Art News - March 24, 2020
Maurice Berger, an art historian and curator whose areas of focus included whiteness in the art world and the political implications of photography, has died at 63. On Twitter, New York magazine art critic Jerry Saltz wrote that Berger died of coronavirus-related causes, which was confirmed in an obituary by New York’s Jewish Museum, for whom he had organized an exhibition about art and television in 2015.
As a curator of incisive photography shows dealing with whiteness and an unforgiving essayist who paid mind to race long before many of his colleagues were willing to do so, Berger has been an influential figure to many. He tore into the mainstream art world’s myopic views, calling out major institutions for not engaging diversity. And in a regular column called “Race Stories” for the New York Times photography blog Lens, he considered how camera-made images can be tied to complex political contexts.
“I’m very interested in writing about the things that would normally not be written about—like the issues of race people have not been comfortable with,” Berger said in a 2018 documentary hosted online by New York’s International Center of Photography.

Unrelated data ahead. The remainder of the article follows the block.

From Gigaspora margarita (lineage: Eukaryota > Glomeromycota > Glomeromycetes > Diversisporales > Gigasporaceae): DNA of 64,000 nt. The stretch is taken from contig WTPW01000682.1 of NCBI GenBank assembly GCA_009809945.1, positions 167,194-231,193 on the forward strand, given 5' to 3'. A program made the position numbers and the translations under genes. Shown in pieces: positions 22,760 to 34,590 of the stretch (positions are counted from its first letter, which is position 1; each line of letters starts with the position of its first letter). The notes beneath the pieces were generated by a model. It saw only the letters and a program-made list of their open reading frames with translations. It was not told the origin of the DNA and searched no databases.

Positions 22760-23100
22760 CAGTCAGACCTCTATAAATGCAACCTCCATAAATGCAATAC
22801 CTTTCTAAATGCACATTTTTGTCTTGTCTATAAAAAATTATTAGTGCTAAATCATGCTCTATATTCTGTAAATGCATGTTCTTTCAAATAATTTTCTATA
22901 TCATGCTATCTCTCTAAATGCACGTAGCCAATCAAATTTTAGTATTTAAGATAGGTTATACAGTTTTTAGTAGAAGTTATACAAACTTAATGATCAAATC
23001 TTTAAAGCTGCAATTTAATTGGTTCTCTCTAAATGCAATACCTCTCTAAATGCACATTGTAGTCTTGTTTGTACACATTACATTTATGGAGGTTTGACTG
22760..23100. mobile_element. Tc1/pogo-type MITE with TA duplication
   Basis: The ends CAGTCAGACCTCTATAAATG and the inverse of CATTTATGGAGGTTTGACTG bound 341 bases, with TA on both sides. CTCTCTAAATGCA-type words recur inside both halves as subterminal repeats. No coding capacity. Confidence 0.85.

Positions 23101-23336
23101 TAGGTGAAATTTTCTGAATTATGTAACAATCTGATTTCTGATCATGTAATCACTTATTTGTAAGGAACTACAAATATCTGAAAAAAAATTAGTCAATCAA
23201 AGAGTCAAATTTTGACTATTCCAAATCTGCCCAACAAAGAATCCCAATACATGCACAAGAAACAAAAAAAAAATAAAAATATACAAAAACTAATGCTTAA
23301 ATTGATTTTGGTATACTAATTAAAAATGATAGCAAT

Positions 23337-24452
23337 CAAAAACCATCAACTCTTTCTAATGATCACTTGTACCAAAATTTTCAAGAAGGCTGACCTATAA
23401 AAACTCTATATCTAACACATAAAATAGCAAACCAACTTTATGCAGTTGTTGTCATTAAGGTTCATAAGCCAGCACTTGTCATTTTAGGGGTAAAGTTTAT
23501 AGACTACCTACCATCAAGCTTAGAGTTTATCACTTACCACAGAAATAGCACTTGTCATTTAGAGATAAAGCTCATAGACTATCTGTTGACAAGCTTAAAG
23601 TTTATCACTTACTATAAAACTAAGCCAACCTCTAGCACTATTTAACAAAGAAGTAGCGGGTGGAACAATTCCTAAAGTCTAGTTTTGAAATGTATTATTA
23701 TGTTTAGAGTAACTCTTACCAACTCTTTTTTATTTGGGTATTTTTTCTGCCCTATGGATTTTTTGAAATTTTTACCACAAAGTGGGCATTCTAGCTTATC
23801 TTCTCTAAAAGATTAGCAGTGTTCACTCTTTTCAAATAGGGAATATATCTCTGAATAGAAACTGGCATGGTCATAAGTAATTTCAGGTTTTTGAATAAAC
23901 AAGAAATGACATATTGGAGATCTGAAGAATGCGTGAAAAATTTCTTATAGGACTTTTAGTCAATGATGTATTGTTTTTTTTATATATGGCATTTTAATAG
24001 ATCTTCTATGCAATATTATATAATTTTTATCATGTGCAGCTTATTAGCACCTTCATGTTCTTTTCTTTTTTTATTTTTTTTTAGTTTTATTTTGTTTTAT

“Are Art Museums Racist?,” Berger’s most famous essay, first appeared in a 1990 issue of Art in America (a publication currently owned by the same company as ARTnews). The time was that of the so-called culture wars, with right-wing politicians seeking to defund artists and institutions, and many in the art world who had not previously thought much about diversity were beginning to do so. While institutions had made some progress in representing more non-white narratives, for Berger—and many others—it was not enough.
His clear-eyed prose takes institutions such as the New Museum, the Whitney Museum, and others to task for only half-heartedly exhibiting black art, often sans necessary context needed to place it in history. White curators, administrators, and officials at such museums “reflect the interests of the ruling caste of cultural institutions,” he wrote, and therefore museums “can never stray too far from the interests of their white, upper-class patrons or their principally white audience.”
“Is the art world merely mirroring social changes or can art institutions actually play a role in challenging the conditions of institutional racism in America?” Berger wondered. “Sad to say, with regard to race, art museums have for the most part behaved like many other businesses in this country—they have sought to preserve the narrow interests of their upper-class patrons and clientele.”
Written three years before a watershed Whitney Biennial placed a then-unprecedented emphasis on artists of color, Berger’s essay now reads as almost shockingly predictive. He closed with some suggestions for museums going forward—enact greater measures to bring aspiring non-white curators into institutional pipelines, open satellite spaces in historically underrepresented neighborhoods—that are now being instituted in the museum sphere. ...
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